22,296 persons were newly admitted to penal

institutions, of which 20,864 were newly sentenced

prisoners. Also in 1992, 4,356 juvenile school

trainees and 1,051 inmates of juvenile

classification homes were admitted.


*Average daily population/number of prisoners. In

1992, the average daily population of prisoners

was 44,875, of which 37,522 were convicted

inmates.


*Actual or estimated proportions of inmates

incarcerated. Information not obtained.


2. Administration.
*Administration. All prisons are administered by

the central government, that is, by the

Correctional Bureau of the Ministry of Justice.

There are no local or private prisons.


*Number of prison guards. In 1989, penal

institutions in Japan were staffed by about 17,000

officials and employees, which included 820

governors, 1,500 assistant governors, 12,000

guards and 1,200 specialists. Among the 2,500

staff members of juvenile training schools, there

were 130 administrators, 2,000 instructors, 90

medical specialists, and 1,200 other staff

members. Among the 1,200 staff members of

juvenile classification homes, there were 120

administrative officers and 230 classification

specialists and instructors.


*Training and qualifications. Information not

obtained.


*Expenditure on prison system. Information not

obtained.


3. Prison conditions.
*Remissions. While probation procedures can be

conducted by volunteer persons or groups, the

situation of offender after-care is more

formalized. The Rehabilitation Bureau of the

Ministry of Justice officially administers the

general practices of after-care, such as

probation services, parole supervision and

community-based treatment. However, in reality,

many citizens cooperate with the officers in doing

these tasks. In fact, the number of salaried

probation officers is only 850 throughout all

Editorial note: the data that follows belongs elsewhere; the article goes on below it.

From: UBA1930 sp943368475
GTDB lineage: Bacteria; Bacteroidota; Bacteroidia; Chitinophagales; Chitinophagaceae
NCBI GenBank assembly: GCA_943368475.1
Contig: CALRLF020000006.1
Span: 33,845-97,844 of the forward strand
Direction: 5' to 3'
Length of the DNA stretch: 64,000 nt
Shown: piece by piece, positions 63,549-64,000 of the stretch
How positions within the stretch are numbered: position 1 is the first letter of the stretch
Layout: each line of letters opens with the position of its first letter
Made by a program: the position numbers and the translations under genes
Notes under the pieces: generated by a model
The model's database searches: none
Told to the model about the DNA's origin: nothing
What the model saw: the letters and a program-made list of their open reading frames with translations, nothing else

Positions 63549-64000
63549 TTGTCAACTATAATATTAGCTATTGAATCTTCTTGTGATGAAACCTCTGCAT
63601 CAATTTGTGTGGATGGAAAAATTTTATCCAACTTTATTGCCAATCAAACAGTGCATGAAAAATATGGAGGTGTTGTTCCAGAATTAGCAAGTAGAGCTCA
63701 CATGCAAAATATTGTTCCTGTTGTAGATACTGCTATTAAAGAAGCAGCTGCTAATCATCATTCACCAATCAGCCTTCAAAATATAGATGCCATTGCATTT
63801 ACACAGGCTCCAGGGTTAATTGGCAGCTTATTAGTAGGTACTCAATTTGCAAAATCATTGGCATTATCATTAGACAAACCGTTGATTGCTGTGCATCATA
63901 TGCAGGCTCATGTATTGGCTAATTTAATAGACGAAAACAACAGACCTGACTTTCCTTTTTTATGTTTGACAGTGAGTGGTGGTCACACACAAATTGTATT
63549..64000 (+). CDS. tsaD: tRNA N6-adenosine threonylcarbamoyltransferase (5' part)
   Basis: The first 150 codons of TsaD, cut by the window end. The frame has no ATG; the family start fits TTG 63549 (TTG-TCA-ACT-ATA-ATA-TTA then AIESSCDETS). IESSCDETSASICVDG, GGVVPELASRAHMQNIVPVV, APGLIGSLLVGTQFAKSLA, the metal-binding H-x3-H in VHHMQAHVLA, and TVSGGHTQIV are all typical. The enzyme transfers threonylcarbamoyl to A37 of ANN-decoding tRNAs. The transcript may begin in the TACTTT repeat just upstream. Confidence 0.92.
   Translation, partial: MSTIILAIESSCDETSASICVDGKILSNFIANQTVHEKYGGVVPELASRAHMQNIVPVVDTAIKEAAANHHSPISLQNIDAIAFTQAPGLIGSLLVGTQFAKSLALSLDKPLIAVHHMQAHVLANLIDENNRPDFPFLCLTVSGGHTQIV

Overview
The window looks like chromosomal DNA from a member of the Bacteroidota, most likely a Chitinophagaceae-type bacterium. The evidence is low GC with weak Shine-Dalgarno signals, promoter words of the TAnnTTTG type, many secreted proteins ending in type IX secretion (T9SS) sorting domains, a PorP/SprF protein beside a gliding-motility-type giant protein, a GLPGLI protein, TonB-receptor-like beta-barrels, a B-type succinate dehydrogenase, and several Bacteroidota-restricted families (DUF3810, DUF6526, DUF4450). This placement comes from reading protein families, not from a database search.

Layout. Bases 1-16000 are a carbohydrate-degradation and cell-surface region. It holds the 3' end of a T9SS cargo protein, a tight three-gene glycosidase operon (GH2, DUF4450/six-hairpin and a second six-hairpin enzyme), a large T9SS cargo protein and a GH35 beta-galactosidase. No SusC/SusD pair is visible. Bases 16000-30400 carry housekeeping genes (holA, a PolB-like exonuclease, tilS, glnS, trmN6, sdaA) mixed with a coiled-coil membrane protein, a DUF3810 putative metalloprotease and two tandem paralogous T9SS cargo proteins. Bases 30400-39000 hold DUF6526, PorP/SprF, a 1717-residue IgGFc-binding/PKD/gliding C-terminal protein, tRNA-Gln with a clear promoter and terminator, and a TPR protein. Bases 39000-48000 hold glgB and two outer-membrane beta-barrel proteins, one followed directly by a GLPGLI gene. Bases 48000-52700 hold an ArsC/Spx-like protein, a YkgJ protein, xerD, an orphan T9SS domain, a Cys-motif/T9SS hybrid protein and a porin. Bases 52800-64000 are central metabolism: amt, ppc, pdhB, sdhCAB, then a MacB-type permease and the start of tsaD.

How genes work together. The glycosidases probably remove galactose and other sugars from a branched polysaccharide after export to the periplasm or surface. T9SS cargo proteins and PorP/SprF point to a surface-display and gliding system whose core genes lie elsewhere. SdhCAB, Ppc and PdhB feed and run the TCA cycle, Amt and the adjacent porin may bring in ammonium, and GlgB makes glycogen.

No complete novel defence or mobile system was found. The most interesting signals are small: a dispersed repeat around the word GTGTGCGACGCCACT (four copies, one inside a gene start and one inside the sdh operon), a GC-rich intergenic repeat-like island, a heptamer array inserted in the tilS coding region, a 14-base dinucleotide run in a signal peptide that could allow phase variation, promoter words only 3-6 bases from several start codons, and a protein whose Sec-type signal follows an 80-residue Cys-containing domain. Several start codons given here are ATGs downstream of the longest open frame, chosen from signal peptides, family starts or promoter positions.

Japan. This is supplemented with a system of

Volunteer Probation Officers (Hogoshi) which

involves 48,000 volunteer probation officers who

are appointed by the Ministry of Justice. The

officers must be qualified, have a confidence and

reputation in the community, enthusiasm, time,

availability, financial stability and good health.

In 1922, the government adopted the volunteer

probation officer system for treatment of juvenile

delinquency and extended the system's use to adult

treatment after World War II.

Nongovernmental bodies, authorized by the

government organize rehabilitation aid hostels or

halfway-houses which provide accommodation for

offenders released from penal institutions. In

1992, the number of probationers and parolees

totaled 90,419, of which juveniles comprised the

majority of clients.
*Work/education. In principle, treatment in Japan

is based on rehabilitation of offenders, with the

objective of individualized treatment of offenders

to correct their criminal inclination and secure

their reintegration into the community where they

will live. A system of scientific classification

of offenders has been adopted in order to

individualize such treatment. However, this

progressive system, in which an offender gradually

obtains freedom in proportion to his or her

efforts while serving the prison sentence, has

become less useful for rehabilitation because it

has come to be regarded as an absolute necessity

for every prisoner.

In general, most Japanese prisons own their

own factory. Treatment of prisoners is mainly

focused on work in the factory, usually for 8

hours a day.


* Amenities/privileges. Information not

obtained.


EXTRADITION AND TREATIES

*Extradition. Information not obtained.
*Exchange and transfer of prisoners. Information

not obtained.


*Specified conditions. Information not obtained.

SOURCES
Moriyama T., "Citizen Associations and the

Volunteer Probation Officer", UNICRI (ed.),

(In)formal Mechanisms of Crime Control, 1988.

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and Training Institute of Ministry of

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Policy in Japan. (Springer-Verlag), 1992.

Tadashi Moriyana

Associate Professor

Takushoku University

3-4-14 Kohinata, Bunkyo

Tokyo 112



Japan
Fax: 81-424-72-9791